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15 Dangerous PayPal Scams You Must Avoid

Filed under Cyber Security

PayPal has helped us revolutionise the way in which we purchase things and transfer money online. Since its inception back in 1999, it has grown to become one of the world’s leading ePayment providers and has facilitated billions and billions of transactions from every corner of the world. But as with everything on the internet, there are always a few unscrupulous souls that are looking for someone to scam or rip off.

dangerous-paypal-scam

These are 15 of the most common.

1. Fake Emails

Whilst PayPal does often send emails to its patrons to update them of news and things relevant to their account, there are lots of fakes around. These emails often tell you that you have received a payment, or need to confirm some personal information in order to update the account or authorise a transaction. Ignore any emails that have attachments or that come from an address which is not service@paypal.com.

2. Fake Websites

There are several sites out there that will try to convince you they are real sites. They will ask you to input your PayPal username and password to log in, but in actual fact they will steal your information. This is quite common with gambling sites, and to avoid such scams, you can check out these recommended PayPal slots sites so you can be assured that your details are safe and secure!

3. Advanced Fee Fraud

If you get an email saying you have won a large amount of money and you just need to pay a small fee via PayPal to access it, the chances are that it is a scam. Remember if it is too good to be true, it probably is.

paypal-scam

4. Prize Winner Scam

This is similar to number 3, remember, never send any money to receive a prize, especially for a contest that you didn’t enter!

5. Investment Scam

Users will receive an email from a scammer advising them of a great investment opportunity which will make them rich overnight. Heads up, it won’t, and it is nothing more than a scam.

6. Charities Scam

Many scammers play on emotions to get money out of unsuspecting victims. Remember to think with your head as well as your heart before you send anyone any money.

7. Advertising Scam

If you receive an email with promo information about a job, dating site, or social media platform which offers your great deals, don’t believe the hype. PayPal doesn’t advertise in this way, so click delete and continue your day.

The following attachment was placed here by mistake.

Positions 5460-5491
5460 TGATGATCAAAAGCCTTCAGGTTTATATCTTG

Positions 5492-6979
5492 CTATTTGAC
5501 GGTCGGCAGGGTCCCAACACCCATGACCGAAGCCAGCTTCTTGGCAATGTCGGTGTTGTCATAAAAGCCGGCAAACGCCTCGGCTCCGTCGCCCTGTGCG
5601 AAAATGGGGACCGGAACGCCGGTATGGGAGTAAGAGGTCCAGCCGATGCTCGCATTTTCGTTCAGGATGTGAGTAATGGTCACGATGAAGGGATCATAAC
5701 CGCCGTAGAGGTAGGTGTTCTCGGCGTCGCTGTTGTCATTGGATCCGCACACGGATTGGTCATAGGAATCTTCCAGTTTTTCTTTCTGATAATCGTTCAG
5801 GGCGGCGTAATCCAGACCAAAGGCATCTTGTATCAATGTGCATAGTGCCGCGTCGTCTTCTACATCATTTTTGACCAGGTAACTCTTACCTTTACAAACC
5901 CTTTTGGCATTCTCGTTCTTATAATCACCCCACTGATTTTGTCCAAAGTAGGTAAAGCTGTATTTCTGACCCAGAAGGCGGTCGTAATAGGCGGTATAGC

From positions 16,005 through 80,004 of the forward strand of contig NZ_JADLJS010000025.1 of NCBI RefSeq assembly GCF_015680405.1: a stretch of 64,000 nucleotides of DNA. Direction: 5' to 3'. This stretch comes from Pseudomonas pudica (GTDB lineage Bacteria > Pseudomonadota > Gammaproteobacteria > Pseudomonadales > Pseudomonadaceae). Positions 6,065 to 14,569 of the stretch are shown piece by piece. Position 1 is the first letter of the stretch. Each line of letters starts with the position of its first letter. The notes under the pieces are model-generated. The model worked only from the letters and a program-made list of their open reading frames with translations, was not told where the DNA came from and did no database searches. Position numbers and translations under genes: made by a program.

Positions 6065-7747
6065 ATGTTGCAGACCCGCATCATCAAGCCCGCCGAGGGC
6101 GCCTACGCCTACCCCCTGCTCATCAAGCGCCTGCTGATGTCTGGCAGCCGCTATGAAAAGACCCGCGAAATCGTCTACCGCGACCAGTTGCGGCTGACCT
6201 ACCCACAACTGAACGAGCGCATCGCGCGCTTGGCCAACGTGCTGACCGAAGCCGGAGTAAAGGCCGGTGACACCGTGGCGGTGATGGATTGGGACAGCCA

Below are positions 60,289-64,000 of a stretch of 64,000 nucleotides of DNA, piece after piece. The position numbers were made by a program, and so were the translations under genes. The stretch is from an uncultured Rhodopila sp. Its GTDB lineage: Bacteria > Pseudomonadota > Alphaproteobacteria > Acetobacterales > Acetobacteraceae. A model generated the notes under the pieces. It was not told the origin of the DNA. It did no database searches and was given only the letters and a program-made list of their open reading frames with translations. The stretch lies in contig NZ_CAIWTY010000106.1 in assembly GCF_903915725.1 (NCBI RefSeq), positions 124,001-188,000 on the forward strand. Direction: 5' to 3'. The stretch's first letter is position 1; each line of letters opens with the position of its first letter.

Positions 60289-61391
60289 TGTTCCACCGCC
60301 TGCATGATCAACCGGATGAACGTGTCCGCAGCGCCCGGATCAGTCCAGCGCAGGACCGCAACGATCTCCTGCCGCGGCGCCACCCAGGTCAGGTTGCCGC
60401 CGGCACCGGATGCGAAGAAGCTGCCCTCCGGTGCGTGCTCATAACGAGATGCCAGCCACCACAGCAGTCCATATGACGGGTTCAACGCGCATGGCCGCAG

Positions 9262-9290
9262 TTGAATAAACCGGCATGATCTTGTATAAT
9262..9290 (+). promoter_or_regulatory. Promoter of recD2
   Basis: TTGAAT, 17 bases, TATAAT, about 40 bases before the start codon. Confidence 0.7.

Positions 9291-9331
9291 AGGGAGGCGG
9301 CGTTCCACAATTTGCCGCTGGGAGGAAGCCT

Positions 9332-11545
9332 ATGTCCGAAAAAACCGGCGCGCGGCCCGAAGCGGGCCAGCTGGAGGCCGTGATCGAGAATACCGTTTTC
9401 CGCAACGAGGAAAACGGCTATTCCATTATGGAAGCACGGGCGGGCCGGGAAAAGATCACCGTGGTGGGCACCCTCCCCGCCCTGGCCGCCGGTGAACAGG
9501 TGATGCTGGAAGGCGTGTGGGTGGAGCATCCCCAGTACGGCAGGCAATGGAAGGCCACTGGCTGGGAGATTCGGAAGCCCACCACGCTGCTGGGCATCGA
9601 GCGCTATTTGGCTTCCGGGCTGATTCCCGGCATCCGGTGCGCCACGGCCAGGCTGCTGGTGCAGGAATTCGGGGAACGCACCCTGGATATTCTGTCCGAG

common-paypal-scam

8. Business Partnership Scam

These are often received by entrepreneurs and ask them to partner up to sell some expensive products. The scammer will then ask to use your account to pay for supplies, but guess what? The products do not exist.

9. Reshipping Packages

Unsuspecting users are asked to help ship electrical goods out of the US and by using you, it means their nefarious activities can go undetected by the authorities.

10. Package Rerouting

People using PayPal are asked to assist with an order that cannot be sent or received for xyz reason. Scammers use this to make people pay for products they haven’t ordered, or to gain access to your address or other personal details.

11. I Have Sent You The Money Scam

If you are awaiting payment and someone sends you a screenshot showing that a transaction has been made, be sure not to send the product until you have logged in and checked it yourself. It takes two minutes to fake a screenshot in Photoshop.

12. Payment via PayPal

If a customer tells you that they can only pay via PayPal and you don’t have an account, be wary of any links that anyone sends you. These links often go to fake sites.

13. Anything That is Too Good to be True

If you receive any offer or email offering you the world for very little, do not reply, do not give any of your details, and don’t fall for it.

14. Saying Your Account Has Been Hacked

if you receive an email saying that your account security has been breached-be wary. Do not hand your password over to anyone else, and particularly not through email.

15. Use your brain!

Remember that if it is too good to be true, it probably is. Treat everyone with a level of suspicion and keep your login details and card details secure and private at all times. A little common sense, goes a long way!

Guest Author: Sandy Jakobs

Sandy Jakobs is a professional writer for Quertime.com.

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